Thanksgiving, fewer restrictions contributing to Canada's surge in COVID-19 cases, experts say
TORONTO -- Experts say there are a variety of factors contributing to Canada's recent surge in record breaking COVID-19 cases including Thanksgiving celebrations, fewer restrictions and increased testing capacity.
Dr. Matthew Oughton, an infectious disease expert at the Jewish General Hospital and McGill University in Montreal, told CTVNews.ca family gatherings that occurred two weeks ago are a "likely contributor to the higher numbers of cases that many provinces have been reporting" in recent days.
Quebec continues to be the epicentre of the pandemic in Canada, surpassing more than 100,000 confirmed positive cases in the province on Sunday. Ontario, the second hardest hit province, registered more than 1,000 new COVID-19 cases for the first time, setting another record for the number of infections in a single day.
Ontario's Ministry of Health says Thanksgiving may be to blame for the spike while Alberta's top doctor also cited the holiday as the source of surging coronavirus cases there.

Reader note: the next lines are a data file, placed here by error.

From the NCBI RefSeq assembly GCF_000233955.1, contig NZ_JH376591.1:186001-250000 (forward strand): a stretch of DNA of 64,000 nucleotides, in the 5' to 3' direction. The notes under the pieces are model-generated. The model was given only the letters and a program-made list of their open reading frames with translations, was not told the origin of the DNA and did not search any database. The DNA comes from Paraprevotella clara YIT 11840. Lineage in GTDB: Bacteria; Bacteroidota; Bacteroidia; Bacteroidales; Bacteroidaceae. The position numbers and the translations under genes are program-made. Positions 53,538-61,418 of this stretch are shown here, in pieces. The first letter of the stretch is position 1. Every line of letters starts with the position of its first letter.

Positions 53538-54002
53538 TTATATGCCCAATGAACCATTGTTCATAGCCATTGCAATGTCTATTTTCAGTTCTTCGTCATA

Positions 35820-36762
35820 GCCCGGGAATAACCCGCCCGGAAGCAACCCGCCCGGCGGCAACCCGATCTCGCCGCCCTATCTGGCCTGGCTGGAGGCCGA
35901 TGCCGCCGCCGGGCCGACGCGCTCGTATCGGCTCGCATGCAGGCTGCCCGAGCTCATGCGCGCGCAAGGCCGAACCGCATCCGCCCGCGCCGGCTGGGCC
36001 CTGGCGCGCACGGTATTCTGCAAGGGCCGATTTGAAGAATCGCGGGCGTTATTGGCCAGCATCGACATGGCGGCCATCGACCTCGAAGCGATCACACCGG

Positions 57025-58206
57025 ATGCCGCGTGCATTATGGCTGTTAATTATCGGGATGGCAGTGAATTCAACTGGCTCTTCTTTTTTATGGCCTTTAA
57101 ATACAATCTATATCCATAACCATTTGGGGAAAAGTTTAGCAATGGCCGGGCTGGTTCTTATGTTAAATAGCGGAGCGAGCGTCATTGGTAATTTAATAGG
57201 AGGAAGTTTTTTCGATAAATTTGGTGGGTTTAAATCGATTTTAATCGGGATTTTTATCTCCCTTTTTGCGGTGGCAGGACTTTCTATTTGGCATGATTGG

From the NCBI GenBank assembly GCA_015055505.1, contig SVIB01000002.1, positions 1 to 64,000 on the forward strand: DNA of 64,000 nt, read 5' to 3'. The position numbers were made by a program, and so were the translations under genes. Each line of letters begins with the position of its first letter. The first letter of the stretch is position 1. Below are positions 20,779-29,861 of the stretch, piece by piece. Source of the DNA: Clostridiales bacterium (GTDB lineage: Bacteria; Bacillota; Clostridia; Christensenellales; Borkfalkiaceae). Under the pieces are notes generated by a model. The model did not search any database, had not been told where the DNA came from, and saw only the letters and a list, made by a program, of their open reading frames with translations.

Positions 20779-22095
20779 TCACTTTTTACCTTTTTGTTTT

"The leading source of exposures for active cases right now are close contacts, and many of the cases that we are seeing now are the result of spread over Thanksgiving when families gathered together," Dr. Deena Hinshaw said in her provincial update on Thursday.
"People did not mean to spread COVID, but it is a reminder where social gatherings, where social distancing and masking are not used consistently are a significant risk for spread."
Prairie numbers confirm the situation is growing more dire, with Alberta yet again breaking two records on Friday, reporting an unprecedented 432 new cases and 3,651 active cases ahead of the weekend.